By: Kaylan Fitzgerald
Ten years ago I was begrudgingly planning my wedding (I was not excited about the big church wedding it was shaping up to be), but more enthusiastically dreaming about the life that was just beginning. Matt and I would graduate from university in late April, get married in the middle of May, jobs and a place to live to be determined. We were facing the unique situation of immigration - I was born and raised in rural Pennsylvania, while Matt was from Halifax, Nova Scotia. I chose a university in Canada just for something different, never intending to stay north long term. Knowing that one of us would have to immigrate, we applied for jobs all over North America and agreed to pursue any possibility. We would deal with the details later.
Matt was offered a job in northern New Brunswick, and while it wasn’t our first choice, we took it, grateful for the income and experience it would provide. Now, a decade later, we can look back on that first year with gratitude for the life experience and lessons learned. Living it in real time was different. Barely making $25,000 together that year, we learned a lot about living simply just out of necessity. Just before our first anniversary Matt was offered a job 3,000 miles away, on the opposite side of the continent. Prior to his interview trip, neither of us had been further west than Michigan, but we packed all of our belongings in an 8’x8’ container and shipped it to British Columbia. We were barely 23 year old, making a huge move far away from our families, but so excited for the adventure ahead of us.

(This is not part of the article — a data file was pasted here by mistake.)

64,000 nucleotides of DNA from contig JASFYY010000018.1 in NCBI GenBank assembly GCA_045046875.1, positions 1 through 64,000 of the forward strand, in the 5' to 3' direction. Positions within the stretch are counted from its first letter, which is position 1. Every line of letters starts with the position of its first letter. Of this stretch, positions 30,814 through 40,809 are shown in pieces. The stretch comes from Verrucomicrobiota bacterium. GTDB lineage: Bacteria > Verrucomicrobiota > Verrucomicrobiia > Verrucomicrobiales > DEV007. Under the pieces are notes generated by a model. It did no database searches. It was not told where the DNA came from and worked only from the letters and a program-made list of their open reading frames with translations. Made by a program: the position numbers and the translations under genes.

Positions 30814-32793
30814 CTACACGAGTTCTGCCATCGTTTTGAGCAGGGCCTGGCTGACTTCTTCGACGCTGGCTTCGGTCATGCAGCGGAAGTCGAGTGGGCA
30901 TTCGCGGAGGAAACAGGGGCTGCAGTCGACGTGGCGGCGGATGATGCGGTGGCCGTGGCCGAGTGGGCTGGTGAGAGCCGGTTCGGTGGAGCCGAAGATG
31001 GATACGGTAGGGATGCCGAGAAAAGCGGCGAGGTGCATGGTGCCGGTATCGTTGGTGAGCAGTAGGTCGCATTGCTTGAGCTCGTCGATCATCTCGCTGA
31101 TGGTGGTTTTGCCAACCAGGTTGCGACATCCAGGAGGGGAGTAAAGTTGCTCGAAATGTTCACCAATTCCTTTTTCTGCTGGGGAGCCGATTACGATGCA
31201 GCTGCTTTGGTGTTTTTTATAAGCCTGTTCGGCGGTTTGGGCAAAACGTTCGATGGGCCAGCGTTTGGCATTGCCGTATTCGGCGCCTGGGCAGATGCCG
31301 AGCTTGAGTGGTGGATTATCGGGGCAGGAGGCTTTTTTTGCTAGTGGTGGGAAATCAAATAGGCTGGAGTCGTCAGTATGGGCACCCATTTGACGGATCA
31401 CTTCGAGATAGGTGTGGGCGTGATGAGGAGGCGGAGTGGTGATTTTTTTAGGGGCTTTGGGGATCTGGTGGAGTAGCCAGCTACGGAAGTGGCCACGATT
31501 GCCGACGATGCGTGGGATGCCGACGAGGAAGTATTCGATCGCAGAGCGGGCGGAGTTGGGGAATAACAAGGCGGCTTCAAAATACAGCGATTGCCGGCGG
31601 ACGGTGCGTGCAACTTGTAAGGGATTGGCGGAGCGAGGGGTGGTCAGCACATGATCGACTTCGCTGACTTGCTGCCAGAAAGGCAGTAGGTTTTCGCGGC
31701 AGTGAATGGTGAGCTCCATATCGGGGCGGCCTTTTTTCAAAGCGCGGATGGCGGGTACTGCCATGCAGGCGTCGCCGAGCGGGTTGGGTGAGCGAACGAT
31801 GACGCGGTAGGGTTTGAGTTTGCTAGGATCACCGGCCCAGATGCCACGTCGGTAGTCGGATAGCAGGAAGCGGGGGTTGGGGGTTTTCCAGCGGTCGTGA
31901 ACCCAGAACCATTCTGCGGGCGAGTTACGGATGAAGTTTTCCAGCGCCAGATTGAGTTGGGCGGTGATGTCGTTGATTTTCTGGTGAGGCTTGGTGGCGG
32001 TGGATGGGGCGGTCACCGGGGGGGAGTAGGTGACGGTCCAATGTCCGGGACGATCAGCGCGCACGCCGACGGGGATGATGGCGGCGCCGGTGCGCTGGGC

The first thing we learned about our new city was that the rental market was tight. And expensive. Thanks to a connection through Matt’s employer, we were able to secure a tiny basement apartment, just over 400 square feet. We emailed with the landlord and sent him a deposit after seeing only four pictures. It was good enough and we already knew that we could endure anything for a year! We occasionally considered moving someplace bigger, but within the first year we became good friends with our landlord and eventually his girlfriend. Our rent was significantly cheaper than anything else on the market and we grew to like the tiny space. We were happy to stay put until something compelled us to move.
We thought that something came the summer before I turned 27. I was pregnant with our son and we were quite sure it was impossible to fit a baby in our 1 bedroom apartment. Still our landlords (who had since gotten married and would be expecting their first child just after us), proposed a small renovation if we wanted to stay. There was a storage space adjacent to our apartment that we had been using and if finished out would make a nice second bedroom. We gratefully accepted their offer and then got to work sorting all the things we had kept in that space just because we could. This was the first of many times we would choose living small over having stuff.